Let’s say your best friend was visiting the area and you wanted to show them the best time ever. Where would you take them? Give us a little itinerary – say it was a week long trip, where would you eat, drink, visit, hang out, etc.
It’s hard to say right now due to COVID. Hopefully a lot more opens up soon. Los Angeles has a lot you can do. You definitely would want to go to an amusement park. Six Flags, Knott’s Berry Farm, Universal Studios or Disneyland. If live sports allowed fans you’d definitely want to experience a Lakers or Dodgers game with real Los Angeles fans. We have professional soccer and football teams depending on what you like. As far as food, I like burger stands or small restaurants. I like to support my friends at Trap Kitchen. I eat Orleans and York and also Compton’s most famous, Tam’s Burger. If you want something a little more upscale then you will like Ruth Chris Steak House, Javier’s or Berri’s. Other places you’d want to hangout at would be the Santa Monica Pier, Venice Beach or the Pike in Long Beach. If you’re a party animal there are plenty bars and clubs. Just depends on your preference. I also recommend places like the California African American Museum if you’re more into educational outings. Shoutout is all about shouting out others who you feel deserve additional recognition and exposure. Who would you like to shoutout?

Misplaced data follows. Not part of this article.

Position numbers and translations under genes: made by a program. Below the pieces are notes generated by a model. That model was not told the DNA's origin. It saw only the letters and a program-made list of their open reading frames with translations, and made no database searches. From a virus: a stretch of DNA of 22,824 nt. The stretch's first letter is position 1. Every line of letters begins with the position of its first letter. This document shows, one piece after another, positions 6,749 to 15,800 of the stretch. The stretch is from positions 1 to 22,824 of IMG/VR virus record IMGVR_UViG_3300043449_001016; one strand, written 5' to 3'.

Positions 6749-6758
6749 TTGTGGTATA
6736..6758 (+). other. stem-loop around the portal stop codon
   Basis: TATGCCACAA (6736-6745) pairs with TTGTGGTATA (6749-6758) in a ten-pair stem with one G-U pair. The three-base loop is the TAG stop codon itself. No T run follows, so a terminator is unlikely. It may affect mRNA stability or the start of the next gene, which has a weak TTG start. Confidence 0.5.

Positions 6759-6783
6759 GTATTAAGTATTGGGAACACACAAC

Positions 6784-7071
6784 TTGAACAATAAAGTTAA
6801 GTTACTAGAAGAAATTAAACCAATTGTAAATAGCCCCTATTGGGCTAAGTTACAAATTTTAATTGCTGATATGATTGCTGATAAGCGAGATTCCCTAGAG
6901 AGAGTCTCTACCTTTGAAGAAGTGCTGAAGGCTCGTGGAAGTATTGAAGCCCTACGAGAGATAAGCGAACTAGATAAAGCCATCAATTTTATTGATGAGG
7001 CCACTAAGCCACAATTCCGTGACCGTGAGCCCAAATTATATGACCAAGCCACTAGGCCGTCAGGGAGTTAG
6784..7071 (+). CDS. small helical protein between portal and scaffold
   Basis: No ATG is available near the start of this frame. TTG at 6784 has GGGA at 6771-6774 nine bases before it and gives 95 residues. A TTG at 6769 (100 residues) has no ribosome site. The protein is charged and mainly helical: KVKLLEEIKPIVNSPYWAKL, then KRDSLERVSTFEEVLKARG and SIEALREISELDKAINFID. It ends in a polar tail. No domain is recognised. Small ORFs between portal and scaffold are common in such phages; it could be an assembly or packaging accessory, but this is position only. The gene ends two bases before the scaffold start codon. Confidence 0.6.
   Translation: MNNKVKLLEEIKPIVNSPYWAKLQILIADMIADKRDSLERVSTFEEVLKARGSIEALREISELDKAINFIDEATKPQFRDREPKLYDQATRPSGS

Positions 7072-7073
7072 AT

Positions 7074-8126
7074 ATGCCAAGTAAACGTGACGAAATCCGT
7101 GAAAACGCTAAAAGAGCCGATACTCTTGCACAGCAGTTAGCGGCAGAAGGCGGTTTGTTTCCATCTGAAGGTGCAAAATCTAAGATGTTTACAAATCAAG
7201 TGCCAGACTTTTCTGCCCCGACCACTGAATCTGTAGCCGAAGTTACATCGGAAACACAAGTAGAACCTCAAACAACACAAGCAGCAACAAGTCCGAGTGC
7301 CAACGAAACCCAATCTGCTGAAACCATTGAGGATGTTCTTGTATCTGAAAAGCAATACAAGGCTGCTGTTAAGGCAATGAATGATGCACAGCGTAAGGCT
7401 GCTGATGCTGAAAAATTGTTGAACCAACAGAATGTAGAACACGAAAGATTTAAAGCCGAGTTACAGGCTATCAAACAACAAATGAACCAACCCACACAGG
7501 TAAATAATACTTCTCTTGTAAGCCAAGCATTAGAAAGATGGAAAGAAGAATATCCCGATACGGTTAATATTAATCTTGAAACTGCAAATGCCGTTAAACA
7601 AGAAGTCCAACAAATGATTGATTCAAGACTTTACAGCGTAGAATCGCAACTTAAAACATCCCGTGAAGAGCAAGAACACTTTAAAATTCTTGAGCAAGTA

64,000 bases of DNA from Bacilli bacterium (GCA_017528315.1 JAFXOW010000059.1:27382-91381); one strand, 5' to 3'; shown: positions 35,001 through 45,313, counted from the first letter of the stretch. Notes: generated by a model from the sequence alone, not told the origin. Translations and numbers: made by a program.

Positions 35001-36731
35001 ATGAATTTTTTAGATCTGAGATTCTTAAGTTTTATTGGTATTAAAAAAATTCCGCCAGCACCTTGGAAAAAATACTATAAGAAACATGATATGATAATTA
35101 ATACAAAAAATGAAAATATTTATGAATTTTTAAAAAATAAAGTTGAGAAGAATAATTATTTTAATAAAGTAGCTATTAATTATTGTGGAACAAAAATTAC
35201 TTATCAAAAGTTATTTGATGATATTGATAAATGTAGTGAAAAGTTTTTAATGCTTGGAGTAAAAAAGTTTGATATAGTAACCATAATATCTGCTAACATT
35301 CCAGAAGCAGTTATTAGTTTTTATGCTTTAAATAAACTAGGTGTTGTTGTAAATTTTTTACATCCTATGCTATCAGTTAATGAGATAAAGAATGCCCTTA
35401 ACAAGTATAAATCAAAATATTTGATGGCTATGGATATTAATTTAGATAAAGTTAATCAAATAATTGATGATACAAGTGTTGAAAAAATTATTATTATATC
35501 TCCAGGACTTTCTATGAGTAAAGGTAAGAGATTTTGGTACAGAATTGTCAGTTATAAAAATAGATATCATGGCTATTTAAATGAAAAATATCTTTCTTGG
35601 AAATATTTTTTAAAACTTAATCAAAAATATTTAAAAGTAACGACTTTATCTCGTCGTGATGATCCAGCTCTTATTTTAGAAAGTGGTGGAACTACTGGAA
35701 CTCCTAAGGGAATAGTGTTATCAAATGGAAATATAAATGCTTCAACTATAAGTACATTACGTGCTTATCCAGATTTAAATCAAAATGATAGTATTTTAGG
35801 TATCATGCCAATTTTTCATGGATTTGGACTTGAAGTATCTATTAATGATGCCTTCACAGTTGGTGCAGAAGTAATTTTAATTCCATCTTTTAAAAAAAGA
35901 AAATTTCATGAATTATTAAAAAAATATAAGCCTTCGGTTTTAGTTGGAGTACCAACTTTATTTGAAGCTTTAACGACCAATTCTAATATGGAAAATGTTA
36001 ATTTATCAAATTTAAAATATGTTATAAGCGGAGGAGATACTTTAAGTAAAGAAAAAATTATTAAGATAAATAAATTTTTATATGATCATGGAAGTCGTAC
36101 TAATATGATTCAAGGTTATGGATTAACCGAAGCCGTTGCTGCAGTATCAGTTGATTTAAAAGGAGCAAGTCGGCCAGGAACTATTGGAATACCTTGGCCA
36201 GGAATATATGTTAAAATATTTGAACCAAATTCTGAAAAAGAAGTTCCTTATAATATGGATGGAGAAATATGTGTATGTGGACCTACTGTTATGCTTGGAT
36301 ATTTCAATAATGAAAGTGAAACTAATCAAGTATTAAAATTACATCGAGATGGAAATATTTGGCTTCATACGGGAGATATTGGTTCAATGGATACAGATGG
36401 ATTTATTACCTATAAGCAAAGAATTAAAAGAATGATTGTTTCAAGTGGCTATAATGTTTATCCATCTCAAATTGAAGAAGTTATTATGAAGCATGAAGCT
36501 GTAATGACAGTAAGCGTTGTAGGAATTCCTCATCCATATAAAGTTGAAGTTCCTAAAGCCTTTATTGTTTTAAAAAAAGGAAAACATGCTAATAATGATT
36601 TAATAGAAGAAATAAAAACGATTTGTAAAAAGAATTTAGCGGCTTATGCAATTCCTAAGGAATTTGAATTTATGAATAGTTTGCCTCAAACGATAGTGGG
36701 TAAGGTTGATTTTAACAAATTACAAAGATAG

I would like to shoutout DGW Life first. They helped me fundraise and collect donations to be able to give back to my community. We’ve done backpack giveaways, toy drives, Thanksgiving food drives and fed the homeless. They are good people and I can’t thank their CEO Maureen Clark and the organization for their hand in helping me bless my community. My parents also deserve a lot of credit. My dad and step father taught me how to be a man. How to be respectful and demand it at the same time. They were great family men who also coached me in basketball at different times in my life and also knew how to provide for our homes. My mom couldn’t have chose better men to be a part of my life. While I’m at it, I have to shout out my mom. She was tough and demanded nothing but greatness out of me. She was the reason I graduated college and why I love giving back. For as long as I can remember she’s been giving back with her sorority Delta Sigma Theta Inc. She also encouraged me to join the Drew League Foundation that her and my step father have been members of for several years. Now I have more opportunities to give back and serve on a board with some other great individuals. So shout out to Wendall DeMesma, Marty Walzer (R.I.P.) and Cherona DeMesma-Walzer. I love and appreciate you guys. I thank God for trusting you guys with my upbringing.

Instagram: @k1ngmas